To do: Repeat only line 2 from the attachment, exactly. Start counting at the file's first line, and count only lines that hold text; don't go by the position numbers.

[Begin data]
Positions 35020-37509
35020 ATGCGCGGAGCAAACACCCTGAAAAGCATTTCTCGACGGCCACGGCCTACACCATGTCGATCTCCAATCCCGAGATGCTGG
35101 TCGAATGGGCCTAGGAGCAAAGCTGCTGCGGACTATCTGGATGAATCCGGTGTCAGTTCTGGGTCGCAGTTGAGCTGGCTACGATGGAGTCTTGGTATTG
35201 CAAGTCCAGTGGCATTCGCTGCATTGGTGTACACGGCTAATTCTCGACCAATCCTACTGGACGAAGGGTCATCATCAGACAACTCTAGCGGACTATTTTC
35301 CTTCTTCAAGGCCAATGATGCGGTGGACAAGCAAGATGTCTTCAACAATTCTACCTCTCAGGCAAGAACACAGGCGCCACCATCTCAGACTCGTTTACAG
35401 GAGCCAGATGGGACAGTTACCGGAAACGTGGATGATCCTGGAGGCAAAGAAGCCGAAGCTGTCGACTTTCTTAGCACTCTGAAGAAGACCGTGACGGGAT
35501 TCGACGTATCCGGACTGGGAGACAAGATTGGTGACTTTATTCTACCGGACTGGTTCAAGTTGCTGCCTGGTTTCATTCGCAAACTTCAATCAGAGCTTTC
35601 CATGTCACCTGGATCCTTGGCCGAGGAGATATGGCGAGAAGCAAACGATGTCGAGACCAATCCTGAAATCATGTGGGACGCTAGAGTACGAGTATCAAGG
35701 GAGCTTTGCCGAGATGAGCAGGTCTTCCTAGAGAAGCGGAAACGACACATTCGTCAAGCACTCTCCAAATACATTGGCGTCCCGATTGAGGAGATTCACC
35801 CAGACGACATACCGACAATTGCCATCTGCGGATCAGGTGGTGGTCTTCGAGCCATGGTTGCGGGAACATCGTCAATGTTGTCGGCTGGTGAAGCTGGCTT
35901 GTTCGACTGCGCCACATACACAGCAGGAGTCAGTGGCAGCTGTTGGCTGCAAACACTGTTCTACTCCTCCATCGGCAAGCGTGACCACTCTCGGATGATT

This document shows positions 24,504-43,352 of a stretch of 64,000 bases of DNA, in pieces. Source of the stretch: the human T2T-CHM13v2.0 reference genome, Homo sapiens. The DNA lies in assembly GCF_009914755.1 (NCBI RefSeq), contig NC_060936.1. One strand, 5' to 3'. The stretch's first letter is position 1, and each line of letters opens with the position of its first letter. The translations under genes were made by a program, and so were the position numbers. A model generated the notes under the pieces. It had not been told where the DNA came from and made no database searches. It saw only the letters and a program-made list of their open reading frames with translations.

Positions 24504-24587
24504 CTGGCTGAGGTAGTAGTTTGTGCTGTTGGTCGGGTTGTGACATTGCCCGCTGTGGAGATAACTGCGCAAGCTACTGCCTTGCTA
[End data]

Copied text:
35020 ATGCGCGGAGCAAACACCCTGAAAAGCATTTCTCGACGGCCACGGCCTACACCATGTCGATCTCCAATCCCGAGATGCTGG